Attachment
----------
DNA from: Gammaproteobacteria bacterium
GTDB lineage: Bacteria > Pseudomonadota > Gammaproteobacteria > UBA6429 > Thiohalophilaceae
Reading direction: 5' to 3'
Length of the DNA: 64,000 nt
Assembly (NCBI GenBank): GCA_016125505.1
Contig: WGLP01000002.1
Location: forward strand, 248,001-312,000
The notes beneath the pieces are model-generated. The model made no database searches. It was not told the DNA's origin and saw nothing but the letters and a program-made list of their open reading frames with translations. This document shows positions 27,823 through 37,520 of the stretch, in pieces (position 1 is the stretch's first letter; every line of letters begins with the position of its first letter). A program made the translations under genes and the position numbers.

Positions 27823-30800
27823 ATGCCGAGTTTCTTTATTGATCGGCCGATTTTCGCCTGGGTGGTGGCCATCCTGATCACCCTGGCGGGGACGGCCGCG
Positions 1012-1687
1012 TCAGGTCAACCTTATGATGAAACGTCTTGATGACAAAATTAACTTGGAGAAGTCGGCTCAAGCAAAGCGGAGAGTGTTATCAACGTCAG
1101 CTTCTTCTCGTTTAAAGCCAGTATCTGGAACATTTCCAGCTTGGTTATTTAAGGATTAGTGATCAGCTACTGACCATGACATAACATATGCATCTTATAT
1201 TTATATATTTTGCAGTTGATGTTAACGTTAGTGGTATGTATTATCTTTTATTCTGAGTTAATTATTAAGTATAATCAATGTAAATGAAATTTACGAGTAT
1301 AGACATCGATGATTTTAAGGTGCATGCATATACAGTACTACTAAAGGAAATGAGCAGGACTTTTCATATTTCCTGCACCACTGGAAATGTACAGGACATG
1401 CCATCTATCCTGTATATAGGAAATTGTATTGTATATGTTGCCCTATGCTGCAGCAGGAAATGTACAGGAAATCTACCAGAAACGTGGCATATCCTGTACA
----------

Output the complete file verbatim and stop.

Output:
DNA from: Gammaproteobacteria bacterium
GTDB lineage: Bacteria > Pseudomonadota > Gammaproteobacteria > UBA6429 > Thiohalophilaceae
Reading direction: 5' to 3'
Length of the DNA: 64,000 nt
Assembly (NCBI GenBank): GCA_016125505.1
Contig: WGLP01000002.1
Location: forward strand, 248,001-312,000
The notes beneath the pieces are model-generated. The model made no database searches. It was not told the DNA's origin and saw nothing but the letters and a program-made list of their open reading frames with translations. This document shows positions 27,823 through 37,520 of the stretch, in pieces (position 1 is the stretch's first letter; every line of letters begins with the position of its first letter). A program made the translations under genes and the position numbers.

Positions 27823-30800
27823 ATGCCGAGTTTCTTTATTGATCGGCCGATTTTCGCCTGGGTGGTGGCCATCCTGATCACCCTGGCGGGGACGGCCGCG
Positions 1012-1687
1012 TCAGGTCAACCTTATGATGAAACGTCTTGATGACAAAATTAACTTGGAGAAGTCGGCTCAAGCAAAGCGGAGAGTGTTATCAACGTCAG
1101 CTTCTTCTCGTTTAAAGCCAGTATCTGGAACATTTCCAGCTTGGTTATTTAAGGATTAGTGATCAGCTACTGACCATGACATAACATATGCATCTTATAT
1201 TTATATATTTTGCAGTTGATGTTAACGTTAGTGGTATGTATTATCTTTTATTCTGAGTTAATTATTAAGTATAATCAATGTAAATGAAATTTACGAGTAT
1301 AGACATCGATGATTTTAAGGTGCATGCATATACAGTACTACTAAAGGAAATGAGCAGGACTTTTCATATTTCCTGCACCACTGGAAATGTACAGGACATG
1401 CCATCTATCCTGTATATAGGAAATTGTATTGTATATGTTGCCCTATGCTGCAGCAGGAAATGTACAGGAAATCTACCAGAAACGTGGCATATCCTGTACA